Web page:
The process of sales and marketing alignment is so fraught with assumptions, misunderstandings, and disagreement that we think both departments need a relationship therapy session!
Marketing has certain data needs. Sales has others.
Sales uses a CRM … but the marketing automation system might not integrate. Marketing says their leads are qualified – but Sales doesn’t trust them.
Relationship status? “It’s complicated.”
This co-dependent relationship may be on the rocks – but it’s not doomed for failure!
Sales and Marketing may have different data needs, but there’s a lot of overlap. When both teams have access to the same deep data, they can speak the same language.
A 2019 Demand Gen Report asked: What are your biggest challenges to maintaining data quality in your contact database? A full third (32%) of Sales and Marketing pros responded that their data was siloed.
In order to get aligned around lead qualification, conversion goals, and other metrics – sales and marketing must find common ground.
Luckily, these two departments have agreed to a data therapy session!
On the left: Senior Director of Commercial Sales Steve Waters offers the Sales perspective.
On the right: Email Marketing Manager Dominique Catabay reps Marketing.
Are these two sides of the house fated to be at odds forever? We don’t think so.
Access to deep, rich data – and lots of it – helps marketers get personal, helps the sales team understand critical context, and it helps the two teams join forces.
We’ve bucketed B2B data into 4 categories:
- Firmographic data (Marketing’s favorite)
- Job function and area of responsibility (Sales’ favorite)
- Location data (Marketing loves)
- Reporting structure/org charts (Sales loves)
- Installed technologies (EVERYONE loves)
Read on to see which key data points each team should be relying on.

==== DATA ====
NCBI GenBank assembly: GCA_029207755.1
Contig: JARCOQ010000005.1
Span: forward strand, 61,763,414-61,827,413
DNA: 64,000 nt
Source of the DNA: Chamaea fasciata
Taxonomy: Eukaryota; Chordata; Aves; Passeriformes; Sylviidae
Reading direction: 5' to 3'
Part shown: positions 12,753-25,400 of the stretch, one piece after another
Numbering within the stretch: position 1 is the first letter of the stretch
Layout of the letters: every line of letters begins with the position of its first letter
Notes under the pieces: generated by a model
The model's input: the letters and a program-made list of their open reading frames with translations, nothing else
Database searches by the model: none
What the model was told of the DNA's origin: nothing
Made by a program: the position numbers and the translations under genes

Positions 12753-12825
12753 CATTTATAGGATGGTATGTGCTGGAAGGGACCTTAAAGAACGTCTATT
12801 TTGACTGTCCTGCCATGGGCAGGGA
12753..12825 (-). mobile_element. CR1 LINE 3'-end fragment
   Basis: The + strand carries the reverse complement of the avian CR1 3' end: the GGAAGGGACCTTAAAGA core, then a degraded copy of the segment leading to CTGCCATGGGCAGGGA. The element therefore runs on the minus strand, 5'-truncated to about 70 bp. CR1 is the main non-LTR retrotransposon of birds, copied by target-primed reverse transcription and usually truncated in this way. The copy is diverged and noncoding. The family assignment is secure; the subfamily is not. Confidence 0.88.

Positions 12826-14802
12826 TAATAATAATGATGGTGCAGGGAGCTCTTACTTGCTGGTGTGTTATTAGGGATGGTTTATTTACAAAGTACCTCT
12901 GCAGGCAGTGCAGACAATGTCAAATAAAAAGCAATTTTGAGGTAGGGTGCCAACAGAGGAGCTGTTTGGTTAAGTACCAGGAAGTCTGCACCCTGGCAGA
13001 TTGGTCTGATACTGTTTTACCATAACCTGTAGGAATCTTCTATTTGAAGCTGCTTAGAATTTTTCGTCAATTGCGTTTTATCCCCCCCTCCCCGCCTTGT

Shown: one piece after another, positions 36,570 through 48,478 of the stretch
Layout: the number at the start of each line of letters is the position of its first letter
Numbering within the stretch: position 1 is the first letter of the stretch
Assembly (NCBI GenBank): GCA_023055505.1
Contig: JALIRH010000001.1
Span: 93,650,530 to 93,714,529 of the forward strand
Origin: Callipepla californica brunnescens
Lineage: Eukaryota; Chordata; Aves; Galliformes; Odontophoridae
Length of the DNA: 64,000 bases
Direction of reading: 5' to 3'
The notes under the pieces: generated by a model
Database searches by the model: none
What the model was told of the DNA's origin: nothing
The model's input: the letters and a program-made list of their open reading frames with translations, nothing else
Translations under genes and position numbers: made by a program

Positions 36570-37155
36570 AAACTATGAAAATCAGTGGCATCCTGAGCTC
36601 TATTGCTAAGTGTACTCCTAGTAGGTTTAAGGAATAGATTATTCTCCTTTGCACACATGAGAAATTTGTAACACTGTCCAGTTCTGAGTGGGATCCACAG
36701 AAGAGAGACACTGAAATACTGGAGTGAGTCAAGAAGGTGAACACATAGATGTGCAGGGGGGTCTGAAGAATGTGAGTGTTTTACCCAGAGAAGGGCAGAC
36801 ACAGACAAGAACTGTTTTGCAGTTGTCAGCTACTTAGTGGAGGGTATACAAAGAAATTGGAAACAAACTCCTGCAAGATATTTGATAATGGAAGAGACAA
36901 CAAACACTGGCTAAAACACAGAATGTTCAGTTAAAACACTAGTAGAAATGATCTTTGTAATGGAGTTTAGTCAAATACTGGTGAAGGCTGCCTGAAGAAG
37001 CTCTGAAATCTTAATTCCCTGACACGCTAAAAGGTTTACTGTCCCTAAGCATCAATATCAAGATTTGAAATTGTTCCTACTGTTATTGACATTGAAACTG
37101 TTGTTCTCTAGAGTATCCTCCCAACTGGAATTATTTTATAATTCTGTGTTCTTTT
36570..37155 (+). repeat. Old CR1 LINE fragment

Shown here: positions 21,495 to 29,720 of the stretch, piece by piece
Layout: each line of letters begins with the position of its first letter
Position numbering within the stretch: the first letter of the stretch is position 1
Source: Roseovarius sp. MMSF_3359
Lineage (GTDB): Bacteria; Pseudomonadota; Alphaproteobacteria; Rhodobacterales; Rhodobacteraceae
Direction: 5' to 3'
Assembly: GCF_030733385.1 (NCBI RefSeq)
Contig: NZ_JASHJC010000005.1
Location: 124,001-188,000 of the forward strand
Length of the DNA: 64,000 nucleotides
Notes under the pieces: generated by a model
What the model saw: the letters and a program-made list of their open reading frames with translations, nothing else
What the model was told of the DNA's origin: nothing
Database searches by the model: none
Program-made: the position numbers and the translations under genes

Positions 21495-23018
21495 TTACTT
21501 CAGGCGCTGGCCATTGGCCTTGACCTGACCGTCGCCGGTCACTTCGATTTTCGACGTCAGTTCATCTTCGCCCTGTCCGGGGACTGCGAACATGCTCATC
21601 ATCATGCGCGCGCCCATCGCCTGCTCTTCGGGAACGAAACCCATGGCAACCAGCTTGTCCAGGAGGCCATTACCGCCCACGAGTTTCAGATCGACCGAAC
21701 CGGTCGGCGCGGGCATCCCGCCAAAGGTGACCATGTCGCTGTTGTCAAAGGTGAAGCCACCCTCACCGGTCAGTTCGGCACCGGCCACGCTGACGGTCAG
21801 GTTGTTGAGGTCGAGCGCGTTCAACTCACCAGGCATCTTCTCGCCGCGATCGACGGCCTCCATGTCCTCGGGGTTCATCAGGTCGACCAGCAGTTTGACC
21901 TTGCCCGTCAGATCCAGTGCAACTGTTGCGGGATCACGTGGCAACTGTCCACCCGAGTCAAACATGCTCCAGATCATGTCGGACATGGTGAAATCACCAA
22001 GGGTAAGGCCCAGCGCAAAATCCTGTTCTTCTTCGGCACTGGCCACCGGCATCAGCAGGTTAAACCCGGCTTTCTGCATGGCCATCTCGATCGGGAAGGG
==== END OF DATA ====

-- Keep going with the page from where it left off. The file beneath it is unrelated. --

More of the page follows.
How much do we LOVE good data? Let us count the ways: Dear DiscoverOrg: Database Dating Advice for the Broken Hearted
Firmographic data is important at the top of the funnel – for determining fit, segmentation, and lead scoring: Marketing land. Sales relies on Marketing to make decisions based on solid data here, but for Marketing, firmographic data is personal.
Building marketing segmentation
Because the programs Marketing creates must be scalable, the data points we marketers typically work with should be easier to categorize and create segments with.
According to the same Demand Gen Report, 68% of Marketers have the goal of targeting more specific segments for better engagement in 2019.
A few of the data points we use at DiscoverOrg for segmentation include things like:
- Job title / function
- Seniority level
- Employee count
- Tech stack
- NAICS code
Creating the Ideal Customer Profile
Both Sales and Marketing need to be on the same page when developing the Ideal Customer Profile (ICP). A “qualified lead” means something different at every company, but whatever it is – Sales and Marketing must agree!
Determining the fit of a company – your Ideal Customer Profile – requires quite a few different data points. Depending on the solution you are selling, there are going to be more or less filters applied, but it may include the following:
- Company size (Employee Count and/or Revenue)
- NAICS code
This information may be found using a combination of prospect websites, social profiles, public financial documents, and press releases.
Developing a targeted message at scale
Messaging is most effective when you are granular about segmentation and can write copy that is hyper-targeted.
Personalized messaging touches both Sales and Marketing sides of the house.
There are a lot of different data point combinations that allow personalization at scale.
Data points for personalized messaging:
- Job function
- Job title
- Seniority level
- Employee count
Example of Sales + Marketing messaging
Here’s an example of how we used this combination of data points for a Sales + Marketing play that drove great results at a happy hour we were co-hosting in San Francisco during Dreamforce last year:
In order to drive attendance, we built targeted lists of Director-level prospects with a focus on inside sales, sales development, demand generation, event marketing, and sales/marketing operations, ALL working in the Bay Area and using Salesforce. These were super high-value contacts for us that had a high likelihood to already be in the area for Dreamforce.